In his book The Art of Pilgrimage, Phil Cousineau writes that in every sacred journey, there is a secret room, a place along the path that gives us a different perspective on the deep mystery of our journey. In describing this hidden room, Cousineau draws on a story that poet Donald Hall tells of friends who purchased an old house in the country. Cousineau writes,
It was a ‘warren of small rooms,’ and once they settled in and began to furnish their new home they realized that the lay of the house made little sense. ‘Peeling off some wallpaper, they found a door that they pried open to reveal a tiny room, sealed off and hidden, goodness knows why: They found no corpses nor stolen goods.’ For Hall, the mystery of poetry to evoke powerful feelings finds its analogy here, in its ability to be sealed away from explanation, this is the place where ‘the unsayable gathers.’
And so it is on the pilgrim’s path. Everywhere you go, there is a secret room. To discover it, you must knock on walls, as the detective does in mystery houses, and listen for the echo that portends the secret passage. You must pull books off shelves to see if the library shelf swings open to reveal the hidden room.
I’ll say it again: Everywhere has a secret room. You must find your own, in a small chapel, a tiny cafe, a quiet park, the home of a new friend, the pew where the morning light strikes the rose window just so.
As a pilgrim you must find it or you will never understand the hidden reasons why you really left home.
A couple of years ago, I shared these words from Hall and Cousineau as I reflected here at The Advent Door on the gospel lection for Christmas Eve. Then, as now, I find myself struck by a seemingly small detail that Luke tucks in near the end of this passage:
But Mary treasured all these words and pondered them in her heart. (Luke 2.19)
Over the previous nine months, Mary has entertained an archangel, said yes to becoming the mother of the Son of God, made the journey to visit Elizabeth, and lifted up a song of hope that has endured across centuries. She has waited with Elizabeth, made the journey back home, and traveled with her husband Joseph to Bethlehem to be included in the registration ordered by Emperor Augustus. She has labored to give birth to her son, enfolded him in strips of cloth, laid him in a manger, and welcomed those who came to marvel at what had come to pass.
Luke tells us that in response to their amazement, Mary treasures these words in her heart. Luke’s description conjures an image of a woman who, amid the tumult of angels and signs and visitors and miracles, holds all these happenings in a place of stillness. Among the memories of nine months of adventures she never could have imagined, Mary embodies a sense of wonder that is quiet and deep and wise.
Mary has found what Hall and Cousineau describe: she has found the place where the unsayable gathers. She has found the secret room.
As we approach Christmas Eve and the end of our Advent journey, it seems a fitting time to pause for a moment and look back on the path we’ve traveled these past few weeks. And I want to ask now, as I asked a couple of years ago: Have you found a secret room for yourself in these Advent days? In your pilgrimage through this season, have you found a space, a moment, a place of wonder or wisdom or sheer respite or deep delight, that helped you discover the purpose of this pilgrimage?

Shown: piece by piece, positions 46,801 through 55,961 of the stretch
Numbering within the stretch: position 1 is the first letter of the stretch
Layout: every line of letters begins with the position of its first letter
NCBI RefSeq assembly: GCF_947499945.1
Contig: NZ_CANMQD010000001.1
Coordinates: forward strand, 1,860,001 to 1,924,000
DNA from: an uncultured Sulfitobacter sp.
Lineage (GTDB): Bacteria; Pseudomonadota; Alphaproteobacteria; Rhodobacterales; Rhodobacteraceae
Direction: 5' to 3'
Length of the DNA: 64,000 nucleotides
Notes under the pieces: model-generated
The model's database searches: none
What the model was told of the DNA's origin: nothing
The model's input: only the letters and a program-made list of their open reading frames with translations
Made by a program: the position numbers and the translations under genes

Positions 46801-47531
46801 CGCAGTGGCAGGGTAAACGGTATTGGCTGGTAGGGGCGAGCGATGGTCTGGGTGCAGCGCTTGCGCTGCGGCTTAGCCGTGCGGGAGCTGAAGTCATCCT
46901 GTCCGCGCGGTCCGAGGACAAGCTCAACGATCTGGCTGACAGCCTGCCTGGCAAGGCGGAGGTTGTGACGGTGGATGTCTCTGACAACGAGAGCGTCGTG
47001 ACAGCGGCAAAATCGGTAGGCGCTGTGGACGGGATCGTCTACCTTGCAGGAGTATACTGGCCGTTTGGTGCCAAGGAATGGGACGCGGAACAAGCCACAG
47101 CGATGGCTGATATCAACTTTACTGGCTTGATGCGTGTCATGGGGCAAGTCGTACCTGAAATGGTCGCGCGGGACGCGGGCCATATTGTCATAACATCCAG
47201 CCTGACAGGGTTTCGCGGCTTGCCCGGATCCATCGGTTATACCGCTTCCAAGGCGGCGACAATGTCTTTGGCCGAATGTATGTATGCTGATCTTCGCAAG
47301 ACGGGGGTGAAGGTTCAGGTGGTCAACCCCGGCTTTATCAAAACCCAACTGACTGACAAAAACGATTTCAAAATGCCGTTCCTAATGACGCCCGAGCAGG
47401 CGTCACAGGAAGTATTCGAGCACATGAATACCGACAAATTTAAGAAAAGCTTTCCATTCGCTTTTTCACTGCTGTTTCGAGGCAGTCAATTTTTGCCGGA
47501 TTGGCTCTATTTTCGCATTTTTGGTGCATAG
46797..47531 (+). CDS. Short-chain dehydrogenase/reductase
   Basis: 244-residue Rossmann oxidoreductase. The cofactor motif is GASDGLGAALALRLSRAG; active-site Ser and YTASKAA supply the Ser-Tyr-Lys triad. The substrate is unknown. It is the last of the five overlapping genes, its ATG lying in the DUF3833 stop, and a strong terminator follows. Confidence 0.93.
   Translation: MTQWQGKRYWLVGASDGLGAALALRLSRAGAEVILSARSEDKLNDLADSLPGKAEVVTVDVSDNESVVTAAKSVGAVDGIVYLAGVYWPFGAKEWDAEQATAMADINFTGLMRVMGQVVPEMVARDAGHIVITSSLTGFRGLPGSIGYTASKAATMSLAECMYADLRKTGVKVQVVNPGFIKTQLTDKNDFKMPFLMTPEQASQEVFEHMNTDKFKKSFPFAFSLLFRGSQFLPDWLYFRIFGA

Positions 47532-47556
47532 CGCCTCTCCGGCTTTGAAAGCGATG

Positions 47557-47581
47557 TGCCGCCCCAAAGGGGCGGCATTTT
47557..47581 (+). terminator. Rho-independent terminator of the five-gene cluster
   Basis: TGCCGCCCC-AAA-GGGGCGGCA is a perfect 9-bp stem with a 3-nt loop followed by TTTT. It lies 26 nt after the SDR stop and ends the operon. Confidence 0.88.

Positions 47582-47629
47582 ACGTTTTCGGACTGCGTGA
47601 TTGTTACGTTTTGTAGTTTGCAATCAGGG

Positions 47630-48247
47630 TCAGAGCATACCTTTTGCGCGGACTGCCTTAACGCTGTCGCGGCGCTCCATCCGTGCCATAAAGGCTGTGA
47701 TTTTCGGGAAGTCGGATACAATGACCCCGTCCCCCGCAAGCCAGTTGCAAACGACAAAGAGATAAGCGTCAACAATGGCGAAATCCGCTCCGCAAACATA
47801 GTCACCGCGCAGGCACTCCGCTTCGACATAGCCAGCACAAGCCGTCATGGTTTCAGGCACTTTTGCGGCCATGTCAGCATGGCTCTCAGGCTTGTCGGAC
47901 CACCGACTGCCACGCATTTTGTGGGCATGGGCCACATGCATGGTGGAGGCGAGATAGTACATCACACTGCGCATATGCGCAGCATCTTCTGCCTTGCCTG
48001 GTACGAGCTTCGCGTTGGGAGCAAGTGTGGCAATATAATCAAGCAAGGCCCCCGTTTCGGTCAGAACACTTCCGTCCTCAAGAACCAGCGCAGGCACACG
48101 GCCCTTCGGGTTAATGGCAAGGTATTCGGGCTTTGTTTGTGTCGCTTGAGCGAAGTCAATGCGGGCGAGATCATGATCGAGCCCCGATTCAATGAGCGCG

This season has been intense for me, as always: it has been full, it has passed quickly, and I always wish I could make more time to savor and to linger with these days. Yet on this Advent afternoon, as the sky turns toward dusk and I fix myself another cup of tea on what is, for us in Florida, a wonderfully chilly day, I find myself revisiting a few secret rooms that opened to me along this path. I think of a visit with my spiritual director on a weary afternoon a couple of weeks ago, and receiving from her a golden bag of chocolate truffles that she brought back with her from France—that we opened and immediately began to eat. I left that visit lighter in spirit—and not solely because of the truffles (though they were excellent medicine). I think of an afternoon spent with three women whom I love and whom I had not seen in a long time, and how they brought an amazing lunch and filled my home with their conversation and their spirits. I think of a celebration with friends on the Winter Solstice, and of how we gathered outside around fires beneath a dark sky and spoke of the gifts and challenges of darkness and light.
On this Advent afternoon, I am treasuring these things in my heart. (And still savoring the magic bag of truffles.)
Perhaps this will become our tradition here at The Advent Door—as Christmas Eve approaches, to invite the question again: Where have we found a secret room on this pilgrimage toward Christmas? Where and how do we join with Mary in pondering what has taken place? Amidst the unfolding story—the story of the birth of Christ, the story of our own intertwined lives—what do we treasure in our hearts?
In these remaining moments of Advent, may a secret room yet open itself to you and help you remember why you undertook this journey in the first place. Blessings and peace to you.
[For another reflection on this passage, see Where the Foreign Meets the Familiar. For last year’s reflection on Isaiah 9.2-7, the lection from the Hebrew Scriptures for Christmas Eve, please see Longing for Light.]
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